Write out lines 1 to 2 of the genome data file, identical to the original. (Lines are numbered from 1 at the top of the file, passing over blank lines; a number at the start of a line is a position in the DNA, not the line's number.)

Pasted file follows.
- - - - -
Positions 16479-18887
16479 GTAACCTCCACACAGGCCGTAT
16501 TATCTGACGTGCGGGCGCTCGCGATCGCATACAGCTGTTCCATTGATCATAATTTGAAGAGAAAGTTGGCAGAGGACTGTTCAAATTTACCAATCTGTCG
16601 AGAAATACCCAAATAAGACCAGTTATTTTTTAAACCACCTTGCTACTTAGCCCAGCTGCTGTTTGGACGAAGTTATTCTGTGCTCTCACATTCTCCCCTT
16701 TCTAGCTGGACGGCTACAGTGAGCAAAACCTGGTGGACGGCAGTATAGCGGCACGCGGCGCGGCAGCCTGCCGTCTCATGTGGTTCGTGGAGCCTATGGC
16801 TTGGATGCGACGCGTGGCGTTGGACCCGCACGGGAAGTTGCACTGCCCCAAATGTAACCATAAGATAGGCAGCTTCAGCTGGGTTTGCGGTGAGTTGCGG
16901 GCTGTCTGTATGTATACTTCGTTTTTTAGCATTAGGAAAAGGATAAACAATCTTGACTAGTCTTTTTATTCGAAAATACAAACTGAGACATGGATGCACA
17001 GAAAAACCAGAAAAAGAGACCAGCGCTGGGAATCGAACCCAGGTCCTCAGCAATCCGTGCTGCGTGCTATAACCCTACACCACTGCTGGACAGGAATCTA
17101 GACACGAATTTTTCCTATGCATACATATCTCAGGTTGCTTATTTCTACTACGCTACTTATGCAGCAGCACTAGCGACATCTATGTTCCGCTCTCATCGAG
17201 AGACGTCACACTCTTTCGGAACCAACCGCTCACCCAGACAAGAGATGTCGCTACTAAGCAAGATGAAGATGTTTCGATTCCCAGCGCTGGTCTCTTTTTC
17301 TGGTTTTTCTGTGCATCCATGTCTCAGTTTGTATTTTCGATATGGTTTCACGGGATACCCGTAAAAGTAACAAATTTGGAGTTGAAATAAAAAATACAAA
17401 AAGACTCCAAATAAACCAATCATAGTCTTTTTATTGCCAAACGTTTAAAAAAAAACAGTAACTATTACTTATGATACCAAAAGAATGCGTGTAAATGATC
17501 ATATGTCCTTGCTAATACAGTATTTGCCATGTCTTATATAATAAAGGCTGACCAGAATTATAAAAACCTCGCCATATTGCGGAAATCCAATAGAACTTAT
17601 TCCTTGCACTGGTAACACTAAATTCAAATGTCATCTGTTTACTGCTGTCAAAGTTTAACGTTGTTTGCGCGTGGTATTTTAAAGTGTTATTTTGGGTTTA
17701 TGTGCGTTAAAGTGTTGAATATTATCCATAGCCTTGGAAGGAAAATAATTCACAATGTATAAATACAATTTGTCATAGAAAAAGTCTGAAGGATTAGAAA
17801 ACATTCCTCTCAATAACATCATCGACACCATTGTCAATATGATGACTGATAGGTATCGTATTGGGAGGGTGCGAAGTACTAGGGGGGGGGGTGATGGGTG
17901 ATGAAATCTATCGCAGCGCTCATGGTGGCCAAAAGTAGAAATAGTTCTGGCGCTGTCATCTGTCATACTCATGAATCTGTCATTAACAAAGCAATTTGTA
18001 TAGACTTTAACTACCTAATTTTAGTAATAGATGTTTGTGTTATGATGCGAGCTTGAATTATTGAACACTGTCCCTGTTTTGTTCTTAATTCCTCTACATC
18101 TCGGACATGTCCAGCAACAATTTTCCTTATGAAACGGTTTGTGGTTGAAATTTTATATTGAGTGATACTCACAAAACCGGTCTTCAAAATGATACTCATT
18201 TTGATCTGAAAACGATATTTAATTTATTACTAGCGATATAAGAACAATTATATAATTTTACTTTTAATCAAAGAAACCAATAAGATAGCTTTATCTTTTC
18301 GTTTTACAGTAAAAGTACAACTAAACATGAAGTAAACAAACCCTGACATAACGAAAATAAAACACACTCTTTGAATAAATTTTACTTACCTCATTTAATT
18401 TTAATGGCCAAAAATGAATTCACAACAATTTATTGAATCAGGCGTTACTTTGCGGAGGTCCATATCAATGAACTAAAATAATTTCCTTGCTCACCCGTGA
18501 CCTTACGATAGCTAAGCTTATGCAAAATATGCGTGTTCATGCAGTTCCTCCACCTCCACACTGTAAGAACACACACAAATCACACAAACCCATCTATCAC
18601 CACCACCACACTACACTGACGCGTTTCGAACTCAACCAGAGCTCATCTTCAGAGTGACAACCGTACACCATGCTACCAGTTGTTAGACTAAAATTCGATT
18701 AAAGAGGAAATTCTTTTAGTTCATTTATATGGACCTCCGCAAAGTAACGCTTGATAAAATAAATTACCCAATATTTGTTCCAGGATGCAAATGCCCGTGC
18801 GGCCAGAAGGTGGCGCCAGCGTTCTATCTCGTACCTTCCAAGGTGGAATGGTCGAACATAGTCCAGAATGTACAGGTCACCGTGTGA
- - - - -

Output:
Positions 16479-18887
16479 GTAACCTCCACACAGGCCGTAT